June 2, 2003 (Chicago) -- Dutch cancer researchers report that the popular cholesterol-lowering drugs called statins, already well known for their ability to reduce risk of heart attack, can reduce the risk of cancer by as much as 36% if taken for at least four years.
Statins offer the most protection against prostate and kidney cancer, Matthijs Graaf, PharmD, at the University of Amsterdam, tells WebMD. He says that no benefit was seen for breast, lung, or colon cancer or for cancers of the blood.
"Overall, taking statins reduces risk of developing cancer by 20%, but that protection increases to 36% for people who take statins for four years or more," Graaf says.
"But the benefit stops about six months after the patient stops taking the drug," he says.
Graaf, who presented the study at the 39th annual meeting of the American Society of Clinical Oncology, says statins lower cholesterol and prevent cancer in much the same way. Statins lower cholesterol by shutting down an enzyme called HMG-CoA reductase. He says this same enzyme also regulates cell growth. Shutting down the enzyme with statin treatment appears to prevent the uncontrolled cell growth that causes cancer.
In the study, Graaf's team identified more than 3,200 cancer patients among people with heart disease. They compared them with more than 16,000 heart disease patients who didn't develop cancer.
Patients who had taken at least 1,350 daily doses of a statin -- just under four years of treatment -- reduced their risk of all types of cancer by 40% compared with patients who didn't take statins. The researchers corrected for other cholesterol-lowering treatments as well as for other medications including high blood pressure medicines, anti-inflammatory drugs, aspirin, and estrogen -- just in case any of these drugs have some effect on cancer prevention.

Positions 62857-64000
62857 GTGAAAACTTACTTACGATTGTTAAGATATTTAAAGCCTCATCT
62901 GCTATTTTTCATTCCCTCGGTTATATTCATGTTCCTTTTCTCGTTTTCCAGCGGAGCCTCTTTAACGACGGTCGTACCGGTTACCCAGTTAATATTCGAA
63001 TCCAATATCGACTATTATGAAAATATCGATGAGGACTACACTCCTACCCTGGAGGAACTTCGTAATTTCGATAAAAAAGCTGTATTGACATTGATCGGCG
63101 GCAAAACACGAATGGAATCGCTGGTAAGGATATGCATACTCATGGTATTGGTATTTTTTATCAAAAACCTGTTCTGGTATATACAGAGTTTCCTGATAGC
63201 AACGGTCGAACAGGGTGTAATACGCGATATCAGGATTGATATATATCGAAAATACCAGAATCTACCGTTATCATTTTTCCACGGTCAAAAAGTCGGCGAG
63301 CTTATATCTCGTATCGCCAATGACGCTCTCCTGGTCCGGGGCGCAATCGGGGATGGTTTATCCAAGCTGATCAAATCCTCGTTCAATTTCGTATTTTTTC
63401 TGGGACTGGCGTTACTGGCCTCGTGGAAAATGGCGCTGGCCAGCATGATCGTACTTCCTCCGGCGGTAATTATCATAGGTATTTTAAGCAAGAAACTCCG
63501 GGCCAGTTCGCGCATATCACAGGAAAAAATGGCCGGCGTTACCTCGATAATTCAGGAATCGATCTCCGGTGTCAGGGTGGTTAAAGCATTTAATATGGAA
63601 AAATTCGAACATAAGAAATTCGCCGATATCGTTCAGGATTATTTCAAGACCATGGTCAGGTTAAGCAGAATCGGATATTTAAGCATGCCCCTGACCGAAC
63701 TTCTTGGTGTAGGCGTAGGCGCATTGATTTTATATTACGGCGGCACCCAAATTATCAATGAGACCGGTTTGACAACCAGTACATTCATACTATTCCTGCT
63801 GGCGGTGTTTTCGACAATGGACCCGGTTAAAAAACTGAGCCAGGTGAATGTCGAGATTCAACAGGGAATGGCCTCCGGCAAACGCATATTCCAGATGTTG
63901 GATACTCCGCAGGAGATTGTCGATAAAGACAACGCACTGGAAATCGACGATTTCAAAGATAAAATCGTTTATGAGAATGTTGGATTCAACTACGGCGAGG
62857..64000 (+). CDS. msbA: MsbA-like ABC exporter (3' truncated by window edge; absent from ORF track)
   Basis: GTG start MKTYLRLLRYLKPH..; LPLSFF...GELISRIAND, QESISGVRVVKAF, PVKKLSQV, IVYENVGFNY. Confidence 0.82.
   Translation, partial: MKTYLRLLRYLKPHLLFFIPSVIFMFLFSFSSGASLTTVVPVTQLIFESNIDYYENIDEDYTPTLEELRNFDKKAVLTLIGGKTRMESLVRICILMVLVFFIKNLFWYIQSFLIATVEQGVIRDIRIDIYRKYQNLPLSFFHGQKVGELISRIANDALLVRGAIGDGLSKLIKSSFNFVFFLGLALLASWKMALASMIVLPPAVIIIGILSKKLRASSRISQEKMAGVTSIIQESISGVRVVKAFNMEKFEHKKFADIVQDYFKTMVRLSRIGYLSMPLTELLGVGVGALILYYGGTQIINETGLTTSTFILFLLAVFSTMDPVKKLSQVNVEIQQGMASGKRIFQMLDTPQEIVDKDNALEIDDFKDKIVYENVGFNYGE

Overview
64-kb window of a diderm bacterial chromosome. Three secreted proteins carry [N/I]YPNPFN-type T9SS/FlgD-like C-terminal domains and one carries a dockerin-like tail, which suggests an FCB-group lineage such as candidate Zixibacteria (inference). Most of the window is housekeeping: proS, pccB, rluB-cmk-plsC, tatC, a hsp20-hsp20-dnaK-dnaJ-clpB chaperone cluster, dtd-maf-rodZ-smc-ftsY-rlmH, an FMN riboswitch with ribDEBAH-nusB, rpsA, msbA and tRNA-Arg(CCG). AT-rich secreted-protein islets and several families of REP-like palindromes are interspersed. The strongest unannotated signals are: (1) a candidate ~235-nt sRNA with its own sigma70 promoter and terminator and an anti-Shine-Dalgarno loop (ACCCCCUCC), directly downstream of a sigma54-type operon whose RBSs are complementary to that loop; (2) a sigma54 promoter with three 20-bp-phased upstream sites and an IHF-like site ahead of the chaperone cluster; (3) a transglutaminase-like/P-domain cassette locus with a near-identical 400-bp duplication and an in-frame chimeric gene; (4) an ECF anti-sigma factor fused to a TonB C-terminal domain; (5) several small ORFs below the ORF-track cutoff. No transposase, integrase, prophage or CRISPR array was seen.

When Graaf and his colleagues delved deeper into their study results, they found that the cancer prevention was significant only for prostate and kidney cancers.
In the study, about 80% of the patients taking statins were taking Zocor, says Graaf. But he says he suspects that all the statins would have a similar effect. However, he adds that this study really only supports this finding for Zocor.
He says, too, that the study is limited because he and his colleagues didn't consider other cancer risk factors such as smoking and obesity. "But because we studied a very homogenous population, we think we might have overcome this limitation."
Michael Friedman, MD, president and chief executive officer of City of Hope in Duarte, Calif., a National Cancer Institute-designated comprehensive cancer center, tells WebMD that while Graaf's study is interesting he thinks it is too early to start prescribing statins to prevent cancer.
Friedman, who was not involved in the study, points out that this is not the first study to suggest such a benefit for statins, but "what is needed is a well-designed study that asks this specific question: Do statins reduce the risk of cancer?"
Moreover, Friedman says that "it is difficult enough to get people to take a statin to reduce cholesterol -- why would they take it to prevent cancer?"